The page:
I hate that that is how we are portrayed. I hate that the middle ground, where most of us reside, is so forgotten in the talking about child loss. We here throw the db moniker around so freely, we say the words, DEAD BABY all the time and sometimes it slips over into my other life and I *shudder* say it out loud. "I talked to my friend, my DEAD BABY friend about ______and..." and then the conversation stops because everyone has dropped jaws and wide eyes and argh how do we respond to that they wonder. Even my good SF friend said to me recently, "You have to find another name for your group." And I said to her, no we don't, it is a perfectly horrific name for us because what happened to us was HORRIFIC. It should make you cringe. It should make you stop and think. You should have to pause and for the tiniest of moments feel the least bit of awe and yes, maybe even uncomfortable, because MY BABY DIED. I don't want pity, I don't expect you to know or 'get' what I feel, I know you can't, but I do want you to stop for a minute and try and recognize what it is that I have lived through. What I lost and what I am living without.

There is more to baby loss, child loss, than the loss. There is the living with the loss. The loss, it kills you. And then somehow, you are resurrected. You find yourself within the shell of what you used to know, all things around you seemingly unchanged, life has gone on and you are standing in the middle of it, stripped bare, empty, and still the world requires you to be you. Sure there is the 'appropriate' grieving time, but after that, get on with it, move on, live, god damn it, live. And begrudgingly, most of us do. But it takes so much work to do it. But each day we rise and face the sun and we do, live with it. People have remarked, "I don't know how you do it, I could never have recovered from a loss like that" or some other variation of those words. And I think to myself, yes you would. You do somehow recover. It doesn't happen overnight, it doesn't even happen because you want it to. Truthfully, in the beginning, recovering doesn't even seem like an option. It is a concept that you can't even grasp. In the beginning you want the darkness to swallow you whole and never spit you out. But as the long, hard days and even darker, endless nights stretch out and become weeks and then months, you find yourself struggling to be free of the darkness once more. Is the daylight more appealing? Not really, but the cold, shadowy pit of grief has become less comforting and so you seek an alternate place of refuge. And you rejoin the world of the living because it is no longer the people you want to hide from but your feelings. All of them.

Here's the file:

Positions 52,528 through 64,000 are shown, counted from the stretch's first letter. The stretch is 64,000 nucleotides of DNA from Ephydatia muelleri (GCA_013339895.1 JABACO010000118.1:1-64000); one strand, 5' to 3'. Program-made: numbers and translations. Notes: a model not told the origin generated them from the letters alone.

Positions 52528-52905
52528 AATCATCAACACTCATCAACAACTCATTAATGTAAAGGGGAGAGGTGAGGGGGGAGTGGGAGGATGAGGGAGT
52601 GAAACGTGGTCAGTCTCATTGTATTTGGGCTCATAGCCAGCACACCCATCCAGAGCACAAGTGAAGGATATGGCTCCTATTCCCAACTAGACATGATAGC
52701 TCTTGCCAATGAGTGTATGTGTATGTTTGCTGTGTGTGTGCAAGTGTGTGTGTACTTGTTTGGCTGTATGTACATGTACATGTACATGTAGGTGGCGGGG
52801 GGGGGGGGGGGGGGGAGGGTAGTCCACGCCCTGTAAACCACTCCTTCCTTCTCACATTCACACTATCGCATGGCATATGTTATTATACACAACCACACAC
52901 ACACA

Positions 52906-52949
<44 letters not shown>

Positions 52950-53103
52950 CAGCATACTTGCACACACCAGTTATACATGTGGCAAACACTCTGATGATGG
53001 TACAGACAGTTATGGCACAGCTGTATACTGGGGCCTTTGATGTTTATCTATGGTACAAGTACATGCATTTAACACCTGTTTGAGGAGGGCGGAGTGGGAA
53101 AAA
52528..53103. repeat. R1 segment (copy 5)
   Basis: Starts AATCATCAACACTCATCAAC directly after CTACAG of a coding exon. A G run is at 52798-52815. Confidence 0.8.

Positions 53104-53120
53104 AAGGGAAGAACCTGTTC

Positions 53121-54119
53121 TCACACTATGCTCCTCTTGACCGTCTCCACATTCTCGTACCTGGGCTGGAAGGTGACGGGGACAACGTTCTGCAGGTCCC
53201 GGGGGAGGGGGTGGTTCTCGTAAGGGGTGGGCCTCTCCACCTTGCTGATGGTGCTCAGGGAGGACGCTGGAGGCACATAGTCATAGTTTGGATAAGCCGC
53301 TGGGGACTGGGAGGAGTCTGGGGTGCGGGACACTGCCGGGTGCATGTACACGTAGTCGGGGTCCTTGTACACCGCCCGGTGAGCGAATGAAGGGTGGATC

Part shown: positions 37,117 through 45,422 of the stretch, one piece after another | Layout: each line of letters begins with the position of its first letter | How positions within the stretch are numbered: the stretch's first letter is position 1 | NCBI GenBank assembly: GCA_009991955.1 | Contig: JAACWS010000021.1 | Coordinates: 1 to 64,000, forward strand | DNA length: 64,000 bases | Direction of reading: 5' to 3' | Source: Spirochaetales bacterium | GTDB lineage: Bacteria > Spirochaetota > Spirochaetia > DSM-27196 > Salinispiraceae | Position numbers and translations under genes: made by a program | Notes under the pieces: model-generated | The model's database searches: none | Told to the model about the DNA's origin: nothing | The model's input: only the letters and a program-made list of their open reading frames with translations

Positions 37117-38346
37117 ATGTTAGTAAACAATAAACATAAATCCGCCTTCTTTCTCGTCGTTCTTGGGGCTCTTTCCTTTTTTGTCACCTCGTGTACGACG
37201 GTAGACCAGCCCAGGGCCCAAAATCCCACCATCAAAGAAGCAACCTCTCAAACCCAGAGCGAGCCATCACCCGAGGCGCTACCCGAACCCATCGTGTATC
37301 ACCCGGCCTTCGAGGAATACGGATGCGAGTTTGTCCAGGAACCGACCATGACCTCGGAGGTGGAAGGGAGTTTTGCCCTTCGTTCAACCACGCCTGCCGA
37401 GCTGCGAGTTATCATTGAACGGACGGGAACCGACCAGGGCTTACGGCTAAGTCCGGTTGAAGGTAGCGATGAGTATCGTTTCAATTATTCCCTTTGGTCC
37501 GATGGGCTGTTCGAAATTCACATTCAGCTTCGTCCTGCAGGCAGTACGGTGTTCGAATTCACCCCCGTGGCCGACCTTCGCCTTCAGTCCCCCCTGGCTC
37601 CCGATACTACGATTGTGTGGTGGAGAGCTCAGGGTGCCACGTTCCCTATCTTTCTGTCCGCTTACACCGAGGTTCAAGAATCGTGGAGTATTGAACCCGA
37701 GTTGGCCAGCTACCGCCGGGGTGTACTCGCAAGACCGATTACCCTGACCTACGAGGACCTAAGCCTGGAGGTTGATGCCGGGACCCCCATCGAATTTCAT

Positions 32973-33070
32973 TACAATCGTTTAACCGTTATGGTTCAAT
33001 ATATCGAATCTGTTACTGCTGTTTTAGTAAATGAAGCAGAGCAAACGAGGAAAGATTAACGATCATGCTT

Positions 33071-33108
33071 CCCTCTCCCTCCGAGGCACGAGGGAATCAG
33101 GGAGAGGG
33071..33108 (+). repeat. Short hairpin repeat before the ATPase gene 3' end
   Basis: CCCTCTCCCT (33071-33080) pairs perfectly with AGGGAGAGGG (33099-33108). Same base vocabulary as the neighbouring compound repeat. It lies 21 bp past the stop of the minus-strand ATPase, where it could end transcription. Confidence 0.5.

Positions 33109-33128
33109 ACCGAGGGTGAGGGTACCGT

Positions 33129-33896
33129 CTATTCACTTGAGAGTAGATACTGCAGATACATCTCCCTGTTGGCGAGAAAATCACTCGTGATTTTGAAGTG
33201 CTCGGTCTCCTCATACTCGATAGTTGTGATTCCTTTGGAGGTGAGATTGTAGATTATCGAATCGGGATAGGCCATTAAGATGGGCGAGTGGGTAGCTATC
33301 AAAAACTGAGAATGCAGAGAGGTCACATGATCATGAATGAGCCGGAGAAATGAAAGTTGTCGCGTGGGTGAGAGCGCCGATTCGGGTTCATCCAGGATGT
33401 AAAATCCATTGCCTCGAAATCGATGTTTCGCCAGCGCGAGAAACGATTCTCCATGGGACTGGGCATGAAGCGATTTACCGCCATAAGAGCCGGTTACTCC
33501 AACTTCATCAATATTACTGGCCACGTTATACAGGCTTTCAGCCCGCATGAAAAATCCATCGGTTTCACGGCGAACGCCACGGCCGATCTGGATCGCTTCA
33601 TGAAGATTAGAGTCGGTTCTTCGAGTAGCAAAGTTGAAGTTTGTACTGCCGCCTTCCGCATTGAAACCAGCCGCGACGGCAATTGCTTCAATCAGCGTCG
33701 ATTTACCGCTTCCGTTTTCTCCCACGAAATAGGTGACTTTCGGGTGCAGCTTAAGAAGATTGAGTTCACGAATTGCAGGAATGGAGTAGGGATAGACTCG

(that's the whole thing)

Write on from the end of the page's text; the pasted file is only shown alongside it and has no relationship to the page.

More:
Those first few weeks of mingling between the night and the day, the dark and the light, were for me the most trying and exhausting days of my life. After the immediacy of the days surrounding losing Caleb had passed, the days when I buried my head and my heart, my former life beckoned me. My children cried out for me. And I went to them. And it took every ounce of energy I had to get up each day and function, even at the barest minimum. To talk with other parents, to drive, to attend meetings and sporting events, to plan, to execute, to grocery shop, to make any decisions at all, it sucked what little life I had within me, right back out of me. It wasn't until December, almost four months later that I stopped moving long enough to let myself breathe. And then I collapsed, physically and mentally. Auto pilot shut off and I went down. I needed to. I didn't stay there for long but it was enough to remind me that there was a lot more to healing than just waking up everyday. And there still is.